The correlation between WQI v2.0, WCS Human Modification Map, and WQI v1.0 from the first wilderness register were tested using two approaches. Pairwise Pearson’s correlation coefficients were calculated from 20,000 random pixel samples in the overlapping extent of map pairs. For this cor.test() function in R was used. Also, correlations of raster pairs were calculated using a reduceNeighborhood() reducer and moving window with Person’s correlation on GEE (kernel size 2.5), which produced rasters showing local levels of correlation and related p-values.

3. Results

The produced wilderness map reveals distinct longitudinal and latitudinal gradients in the distribution of wilderness across Europe. As depicted in Figure 2 and Figure 3, there is a discernible increase in the average wilderness quality indices towards the northern and eastern regions of the continent. Additionally, a pronounced correlation is observed between wilderness quality and altitude, with higher values predominantly found in mountainous areas.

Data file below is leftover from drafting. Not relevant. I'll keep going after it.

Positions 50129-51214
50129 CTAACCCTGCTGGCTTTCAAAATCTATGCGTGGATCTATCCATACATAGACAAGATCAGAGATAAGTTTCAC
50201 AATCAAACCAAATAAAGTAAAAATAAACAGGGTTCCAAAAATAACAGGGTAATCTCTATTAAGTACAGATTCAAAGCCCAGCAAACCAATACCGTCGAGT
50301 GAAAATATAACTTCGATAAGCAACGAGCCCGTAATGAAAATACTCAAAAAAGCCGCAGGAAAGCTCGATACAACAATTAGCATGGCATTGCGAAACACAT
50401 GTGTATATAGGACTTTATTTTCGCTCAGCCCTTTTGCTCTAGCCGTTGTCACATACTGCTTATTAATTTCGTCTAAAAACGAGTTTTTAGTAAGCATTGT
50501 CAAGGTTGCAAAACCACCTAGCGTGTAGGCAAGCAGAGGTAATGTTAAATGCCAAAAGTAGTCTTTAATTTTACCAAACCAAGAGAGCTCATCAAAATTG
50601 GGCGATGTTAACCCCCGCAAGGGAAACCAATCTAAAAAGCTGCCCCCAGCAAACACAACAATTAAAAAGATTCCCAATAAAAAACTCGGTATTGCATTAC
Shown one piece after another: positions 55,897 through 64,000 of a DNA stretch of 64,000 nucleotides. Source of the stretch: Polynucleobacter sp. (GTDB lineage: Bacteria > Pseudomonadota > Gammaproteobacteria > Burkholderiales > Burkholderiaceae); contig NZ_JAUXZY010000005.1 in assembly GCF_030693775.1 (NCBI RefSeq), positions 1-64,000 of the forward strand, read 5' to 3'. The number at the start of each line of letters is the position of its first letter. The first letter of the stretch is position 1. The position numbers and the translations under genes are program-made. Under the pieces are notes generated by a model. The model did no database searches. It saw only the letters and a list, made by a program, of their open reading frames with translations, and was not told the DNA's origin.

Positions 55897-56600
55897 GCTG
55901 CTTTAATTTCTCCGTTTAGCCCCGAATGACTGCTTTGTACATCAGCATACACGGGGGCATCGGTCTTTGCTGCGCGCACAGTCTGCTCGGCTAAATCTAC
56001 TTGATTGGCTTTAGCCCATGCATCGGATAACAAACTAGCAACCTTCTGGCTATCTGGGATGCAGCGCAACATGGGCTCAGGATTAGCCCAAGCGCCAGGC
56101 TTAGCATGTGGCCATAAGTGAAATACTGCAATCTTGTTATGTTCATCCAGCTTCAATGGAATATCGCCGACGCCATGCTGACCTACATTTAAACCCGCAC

The analysis of the wilderness quality index reveals notable variations in relation to different protected area designations. Specifically, the index tends to be higher on lands that fall under the IUCN categories of 1a, 1b, and 2 (strict nature reserves, wilderness areas, and national parks, respectively), indicating a stronger presence of wilderness in these protected areas (Figure 4). Furthermore, sites included in the Emerald network, which focuses on the conservation of the most valuable and threatened habitats and species in some non-EU countries, also exhibit higher wilderness quality index values. Surprisingly, the wilderness quality index does not demonstrate a significant increase in NATURA 2000 sites, which are designated for the protection of habitats and species of European importance within the EU.